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Posted 02 November 2013 - 10:22 PM

Hmmm...Metaguide is free.
The Hotech device cannot be the final arbiter of collimation. It does not use the full mirror only points where the laser strikes. Collimation has to be finalized using a real star utilizing the entire aperture or wavefront.
So you always need a star or you don't know your collimation.

#15 Simon Alderman

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Posted 02 November 2013 - 10:40 PM

Some excellent info here. The link to Thierry Legaults' site is very good.
I must amit that I'm new to cats as I've always had dobs and small refractors. I had thought that the collimation process was just one of aligning the optics and wasn't familiar with proceeding to the start test.

All excellent info. Metaguide looks very interesting as well, I'm wondering if I can use my Gopro as the vid cam? I'll have to look for an adapter.

#16 Skunky

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Posted 02 November 2013 - 11:14 PM

 

#17 WesC

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Posted 03 November 2013 - 01:13 AM

Bitter much?

#18 freestar8n

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Posted 03 November 2013 - 01:25 AM

Umm... The HD whitepaper describes how the telescopes receive the final figuring, assembly, and alignment in the factory. It does not imply at all that the delivered telescope is therefore perfectly collimated, or that the user should emulate that method for best results. The whitepaper is not a user manual.

If you consult the EdgeHD user manual, it describes the importance of collimation, and says:

To check the collimation of your telescope you will need a light source. A bright star near the zenith is ideal since there is a minimal amount of atmospheric distortion.


They also say:

If seeing (i.e., air steadiness) is turbulent, collimation is difficult to judge. Wait until a better night if it is turbulent or aim to a steadier part of the sky. A steadier part of the sky is judged by steady versus twinkling stars.



MetaGuide lets you accomplish the collimation task recommended by the manual even when the seeing is not in this rare state.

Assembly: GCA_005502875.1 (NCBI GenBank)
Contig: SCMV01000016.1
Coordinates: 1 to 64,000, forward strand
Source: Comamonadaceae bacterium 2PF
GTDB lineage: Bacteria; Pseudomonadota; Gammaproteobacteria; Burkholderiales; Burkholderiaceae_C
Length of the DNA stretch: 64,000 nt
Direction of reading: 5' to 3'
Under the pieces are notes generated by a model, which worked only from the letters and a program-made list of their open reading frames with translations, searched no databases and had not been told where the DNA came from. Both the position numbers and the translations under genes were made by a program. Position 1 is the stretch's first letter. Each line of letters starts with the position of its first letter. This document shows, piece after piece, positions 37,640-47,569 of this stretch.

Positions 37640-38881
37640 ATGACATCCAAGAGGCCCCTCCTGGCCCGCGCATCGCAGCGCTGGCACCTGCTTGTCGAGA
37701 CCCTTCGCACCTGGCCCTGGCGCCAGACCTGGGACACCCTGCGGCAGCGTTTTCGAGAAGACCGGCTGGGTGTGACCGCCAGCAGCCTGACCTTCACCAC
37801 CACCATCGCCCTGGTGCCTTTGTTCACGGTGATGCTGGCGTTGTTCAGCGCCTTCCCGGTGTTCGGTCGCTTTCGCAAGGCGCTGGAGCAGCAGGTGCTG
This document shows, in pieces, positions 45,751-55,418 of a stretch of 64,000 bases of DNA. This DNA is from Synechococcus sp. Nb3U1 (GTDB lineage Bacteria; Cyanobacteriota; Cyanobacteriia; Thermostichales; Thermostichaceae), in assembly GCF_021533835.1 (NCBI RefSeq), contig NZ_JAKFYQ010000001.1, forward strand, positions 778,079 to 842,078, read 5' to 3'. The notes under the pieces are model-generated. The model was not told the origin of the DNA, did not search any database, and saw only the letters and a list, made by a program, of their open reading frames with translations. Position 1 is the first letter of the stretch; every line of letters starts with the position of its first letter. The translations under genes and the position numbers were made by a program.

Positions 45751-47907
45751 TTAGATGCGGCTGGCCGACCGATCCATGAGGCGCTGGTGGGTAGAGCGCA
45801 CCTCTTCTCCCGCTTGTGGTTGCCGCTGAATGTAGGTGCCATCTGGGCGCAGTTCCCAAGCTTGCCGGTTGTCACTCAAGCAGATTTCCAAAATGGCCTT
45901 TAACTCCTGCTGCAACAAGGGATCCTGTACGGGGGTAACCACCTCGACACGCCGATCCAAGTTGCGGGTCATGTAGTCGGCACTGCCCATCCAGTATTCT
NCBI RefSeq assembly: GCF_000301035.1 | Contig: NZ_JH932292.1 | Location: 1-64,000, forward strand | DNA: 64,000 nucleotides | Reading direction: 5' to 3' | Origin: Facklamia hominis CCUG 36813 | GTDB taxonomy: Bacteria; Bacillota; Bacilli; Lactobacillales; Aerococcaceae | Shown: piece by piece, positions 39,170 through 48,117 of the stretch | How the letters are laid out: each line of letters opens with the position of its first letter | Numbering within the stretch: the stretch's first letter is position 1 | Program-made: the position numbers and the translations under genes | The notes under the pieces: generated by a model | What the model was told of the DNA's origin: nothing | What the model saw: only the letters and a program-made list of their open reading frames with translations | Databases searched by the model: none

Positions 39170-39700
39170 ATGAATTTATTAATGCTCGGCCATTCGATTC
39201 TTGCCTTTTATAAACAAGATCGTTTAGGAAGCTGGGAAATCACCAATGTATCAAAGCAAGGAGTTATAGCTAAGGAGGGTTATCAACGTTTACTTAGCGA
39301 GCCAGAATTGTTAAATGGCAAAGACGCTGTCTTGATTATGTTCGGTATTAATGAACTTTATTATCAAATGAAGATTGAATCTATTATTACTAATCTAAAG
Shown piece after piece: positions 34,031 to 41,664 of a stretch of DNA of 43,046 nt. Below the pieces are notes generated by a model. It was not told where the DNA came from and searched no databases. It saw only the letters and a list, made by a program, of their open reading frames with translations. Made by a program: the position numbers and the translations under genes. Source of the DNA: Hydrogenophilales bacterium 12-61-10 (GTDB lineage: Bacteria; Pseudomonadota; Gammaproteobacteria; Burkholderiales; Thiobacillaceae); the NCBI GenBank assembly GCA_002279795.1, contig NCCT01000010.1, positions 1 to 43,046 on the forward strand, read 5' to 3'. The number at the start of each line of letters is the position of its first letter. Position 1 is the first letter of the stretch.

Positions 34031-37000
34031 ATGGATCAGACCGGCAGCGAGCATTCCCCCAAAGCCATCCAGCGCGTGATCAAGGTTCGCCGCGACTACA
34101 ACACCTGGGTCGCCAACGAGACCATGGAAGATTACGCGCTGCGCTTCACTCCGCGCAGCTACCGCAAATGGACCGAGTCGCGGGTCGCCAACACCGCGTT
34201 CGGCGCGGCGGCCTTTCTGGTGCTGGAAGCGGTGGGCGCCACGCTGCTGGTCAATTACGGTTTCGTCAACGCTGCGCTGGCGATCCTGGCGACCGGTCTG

I don't know any amateur or professional telescope that would recommend horizontal collimation over in-situ collimation with a real star. It's a fairly obvious case of using a ground truth measurement for optimization rather than a proxy.

Frank

#19 RossSackett

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Posted 03 November 2013 - 08:07 AM

MetaGuide is a great tool. I use it with a "Duncan" mask, and it makes it much easier to see the crossing lines. Being able to integrate over the seeing effects means it greatly simplifies collimation even when the seeing is middling but not perfect.

The CN astrophotography community benefits greatly from the active participation of vendors, both commercial and noncommercial. It makes it easy to get rapid feedback on hardware troubleshooting and software workarounds from those in the best position to know, and has resulted in more than one important update to imaging software.

#20 DesertRat

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Posted 03 November 2013 - 10:26 AM

The reference to the Hotech device as an alternative to star collimation or that it is some way a competitor to classic star collimation or the video tool Metaguide is invalid.

If you read the Hotech Advanced CT Laser Collimator User’s Manual carefully, you will note near the end a section called "Verifying and Fine Tuning Collimation". How is that performed - a star test!